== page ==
Wood Ear Mushroom: Key Facts

Did you know that wood ear mushrooms actually look like ears? Or that they have both edible and medicinal qualities? Read on to learn more about these and other wood ear mushroom key facts!

Quick Facts About Wood Ear Mushrooms

Scientific Name:Auricularia auricula-judae
Common Names:Black fungus, jelly ear, cloud ear
Type of Organism:Fungus: mushroom
Physical Description:Cup-shaped jelly mushrooms, light to dark brown in color. Stemless and gill-less with a white to yellow spore print. These mushrooms grow on dead and decaying deciduous wood, becoming darker and more shriveled as they age. The cups face downward and have crinkles and ruffles, making them look like human ears. They have a rubbery, jelly-like texture with a faint velvety surface.
Distribution:Found in temperate and subtropical regions throughout the world, especially in Asia and North America.
Habitat:Temperate and subtropical deciduous forests; moist, shady, cool environments.
Size:1 to 6 inches across
Season:Typically late summer through early winter; sometimes early spring as well.
Uses:Food: added to soups, stews, stir-fries, salads and other recipes.
Health: Thought to have some health benefits, including the ability to lower cholesterol, kill cancer cells, and improve overall health with high antioxidant levels.

What Are Wood Ear Mushrooms?

Wood ear mushrooms are a type of flexible, gelatinous mushroom that grow on dead and decaying wood. They are found primarily in temperate deciduous forests growing on elder and ash trees that are either dying or already dead.

These mushrooms can also be cultivated. They are most commonly found in Asia, but they grow well throughout the world as long as they have a moist, temperate environment.

The mushrooms are light to dark brown in color and shaped much like a human ear. They are rubbery and flexible with a soft, velvety layer on the surface.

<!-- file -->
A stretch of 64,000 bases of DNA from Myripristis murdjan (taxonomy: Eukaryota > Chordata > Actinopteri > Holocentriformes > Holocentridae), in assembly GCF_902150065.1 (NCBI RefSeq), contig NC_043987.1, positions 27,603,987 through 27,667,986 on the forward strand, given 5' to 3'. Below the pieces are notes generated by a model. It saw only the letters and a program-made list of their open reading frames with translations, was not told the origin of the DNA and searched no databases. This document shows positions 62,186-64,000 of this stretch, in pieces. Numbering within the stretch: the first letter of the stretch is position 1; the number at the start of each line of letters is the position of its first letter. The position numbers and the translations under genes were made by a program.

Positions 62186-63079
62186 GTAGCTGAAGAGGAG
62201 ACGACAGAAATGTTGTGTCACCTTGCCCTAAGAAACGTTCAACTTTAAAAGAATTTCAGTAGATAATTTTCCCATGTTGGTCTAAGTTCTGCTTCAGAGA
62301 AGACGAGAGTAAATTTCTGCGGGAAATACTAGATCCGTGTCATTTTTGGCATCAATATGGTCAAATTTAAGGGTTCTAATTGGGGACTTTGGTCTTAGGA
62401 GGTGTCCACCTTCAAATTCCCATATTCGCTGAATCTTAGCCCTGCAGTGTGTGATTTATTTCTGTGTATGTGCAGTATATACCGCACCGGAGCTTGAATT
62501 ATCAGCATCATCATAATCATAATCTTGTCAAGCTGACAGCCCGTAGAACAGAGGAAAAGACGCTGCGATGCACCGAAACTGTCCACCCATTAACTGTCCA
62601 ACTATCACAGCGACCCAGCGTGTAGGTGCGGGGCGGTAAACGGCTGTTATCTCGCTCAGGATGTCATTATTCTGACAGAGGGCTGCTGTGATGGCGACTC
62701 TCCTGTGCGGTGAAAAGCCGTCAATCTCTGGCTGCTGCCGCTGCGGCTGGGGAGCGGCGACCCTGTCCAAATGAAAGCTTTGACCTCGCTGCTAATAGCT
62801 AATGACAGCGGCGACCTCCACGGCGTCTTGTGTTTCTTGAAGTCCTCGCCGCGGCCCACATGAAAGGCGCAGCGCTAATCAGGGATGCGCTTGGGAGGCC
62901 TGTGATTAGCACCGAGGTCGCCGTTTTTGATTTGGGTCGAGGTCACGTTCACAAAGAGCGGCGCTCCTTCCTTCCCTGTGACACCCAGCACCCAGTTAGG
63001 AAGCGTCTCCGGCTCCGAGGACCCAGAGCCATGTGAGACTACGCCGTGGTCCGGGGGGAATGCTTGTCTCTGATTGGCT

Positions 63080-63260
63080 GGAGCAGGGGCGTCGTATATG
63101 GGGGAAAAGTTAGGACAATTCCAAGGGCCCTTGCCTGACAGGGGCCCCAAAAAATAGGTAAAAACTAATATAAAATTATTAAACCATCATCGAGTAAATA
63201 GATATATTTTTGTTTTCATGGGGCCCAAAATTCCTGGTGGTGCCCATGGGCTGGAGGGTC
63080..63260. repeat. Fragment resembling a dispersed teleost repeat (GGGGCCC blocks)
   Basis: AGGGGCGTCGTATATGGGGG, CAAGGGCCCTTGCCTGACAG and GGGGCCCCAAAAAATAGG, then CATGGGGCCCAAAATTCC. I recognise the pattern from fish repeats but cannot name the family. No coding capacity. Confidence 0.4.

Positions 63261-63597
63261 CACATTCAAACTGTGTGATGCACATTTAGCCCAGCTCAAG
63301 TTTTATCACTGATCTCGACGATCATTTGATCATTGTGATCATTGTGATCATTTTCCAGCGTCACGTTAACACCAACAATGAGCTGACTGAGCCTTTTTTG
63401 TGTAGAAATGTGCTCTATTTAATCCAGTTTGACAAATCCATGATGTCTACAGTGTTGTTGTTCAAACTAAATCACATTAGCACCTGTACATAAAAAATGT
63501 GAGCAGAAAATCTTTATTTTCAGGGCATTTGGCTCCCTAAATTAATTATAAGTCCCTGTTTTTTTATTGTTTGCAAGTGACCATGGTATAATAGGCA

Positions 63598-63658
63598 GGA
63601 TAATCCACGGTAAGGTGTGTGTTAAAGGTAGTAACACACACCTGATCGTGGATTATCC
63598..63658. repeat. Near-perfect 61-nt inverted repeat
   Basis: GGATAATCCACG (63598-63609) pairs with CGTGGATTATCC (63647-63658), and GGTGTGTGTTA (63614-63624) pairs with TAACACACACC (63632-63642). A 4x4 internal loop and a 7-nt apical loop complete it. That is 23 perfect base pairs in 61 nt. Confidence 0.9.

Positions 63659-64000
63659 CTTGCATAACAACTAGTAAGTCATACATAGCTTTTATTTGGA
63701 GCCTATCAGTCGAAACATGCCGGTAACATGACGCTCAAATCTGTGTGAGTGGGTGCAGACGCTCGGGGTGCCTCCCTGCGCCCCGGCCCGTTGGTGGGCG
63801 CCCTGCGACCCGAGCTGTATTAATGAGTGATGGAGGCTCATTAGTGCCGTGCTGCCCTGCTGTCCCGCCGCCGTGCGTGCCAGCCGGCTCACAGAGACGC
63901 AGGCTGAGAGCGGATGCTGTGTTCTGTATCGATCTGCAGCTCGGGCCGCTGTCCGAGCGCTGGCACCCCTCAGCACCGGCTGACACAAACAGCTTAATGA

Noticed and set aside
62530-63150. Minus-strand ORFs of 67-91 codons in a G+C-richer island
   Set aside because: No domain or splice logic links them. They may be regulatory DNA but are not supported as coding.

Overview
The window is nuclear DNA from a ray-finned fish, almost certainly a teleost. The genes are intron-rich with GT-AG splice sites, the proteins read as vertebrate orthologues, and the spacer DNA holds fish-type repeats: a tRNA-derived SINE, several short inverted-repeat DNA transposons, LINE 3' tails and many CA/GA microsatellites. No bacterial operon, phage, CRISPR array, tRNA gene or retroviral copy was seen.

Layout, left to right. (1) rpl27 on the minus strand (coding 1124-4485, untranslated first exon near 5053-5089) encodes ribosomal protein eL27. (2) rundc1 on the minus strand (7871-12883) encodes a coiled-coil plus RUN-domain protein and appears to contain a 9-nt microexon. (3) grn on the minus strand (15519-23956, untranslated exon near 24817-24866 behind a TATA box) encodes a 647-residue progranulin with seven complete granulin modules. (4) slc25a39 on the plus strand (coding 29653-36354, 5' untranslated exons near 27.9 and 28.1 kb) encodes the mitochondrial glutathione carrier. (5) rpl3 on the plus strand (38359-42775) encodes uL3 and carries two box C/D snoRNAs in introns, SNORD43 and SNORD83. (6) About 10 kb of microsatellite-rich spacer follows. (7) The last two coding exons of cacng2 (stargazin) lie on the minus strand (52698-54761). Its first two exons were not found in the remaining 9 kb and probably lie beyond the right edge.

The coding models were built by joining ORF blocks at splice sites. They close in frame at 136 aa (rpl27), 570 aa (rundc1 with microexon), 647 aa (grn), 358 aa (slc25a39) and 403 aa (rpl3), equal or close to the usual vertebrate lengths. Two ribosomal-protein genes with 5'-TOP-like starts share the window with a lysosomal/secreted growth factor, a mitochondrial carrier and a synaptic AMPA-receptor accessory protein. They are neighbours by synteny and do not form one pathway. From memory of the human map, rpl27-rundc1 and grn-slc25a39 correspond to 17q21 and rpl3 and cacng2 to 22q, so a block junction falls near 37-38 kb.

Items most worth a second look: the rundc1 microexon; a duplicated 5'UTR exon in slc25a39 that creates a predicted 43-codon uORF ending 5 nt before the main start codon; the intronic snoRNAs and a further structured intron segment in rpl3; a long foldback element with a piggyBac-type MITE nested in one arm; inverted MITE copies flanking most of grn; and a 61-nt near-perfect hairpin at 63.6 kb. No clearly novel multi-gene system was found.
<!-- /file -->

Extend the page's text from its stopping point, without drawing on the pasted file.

They have neither stems nor gills, and they typically grow in clusters. They are both edible and highly nutritious, and many people believe they benefit heart health, block the growth of bacteria, and even kill cancer cells.

Wood ear mushrooms grow primarily between May and November, though they may appear for a short period of time in the early spring as well. They can be cultivated year-round as long as they have the proper growing conditions.

What is the Wood Ear Mushroom Good For?

Wood ear mushrooms are a healthy, nutritious food. They have a mild, non-distinct flavor that absorbs the flavors of whatever spices or sauces they are cooked with.

They are primarily enjoyed for their texture, which is soft and jelly-like inside while being crispy on the outside. Because of their mild flavor, they can be used in many different kinds of recipes, such as soups, sauces, salads, stir-fries, and many more.

So, they are excellently versatile mushrooms that even many non-mushroom-lovers enjoy eating (see how to tell if they gone bad). What’s more, they are high in protein, low in fat and carbs, and packed with vitamins and nutrients.

Thanks to their high nutrition content, they are also thought to have health benefits. Studies have shown that they encourage heart health by lowering cholesterol; that they help to destroy cancer cells; and that they improve overall health due to a large amount of antioxidants.

They have also been shown to discourage bacterial growth and activity even from such strains as E. coli and staphylococcus aureus

To learn more about the health benefits of wood ear mushrooms, check out the video below:


Wood ears are edible mushrooms that grow on dead and decaying wood. They have a jelly-like texture and a mild flavor, making them a popular food among mushroom enthusiasts and those who enjoy Asian cuisine. Find our more information on how to clean and dry them properly.

Read also about other forest mushrooms – here are our guides about Black Trumpets, Boletes, Death Caps.

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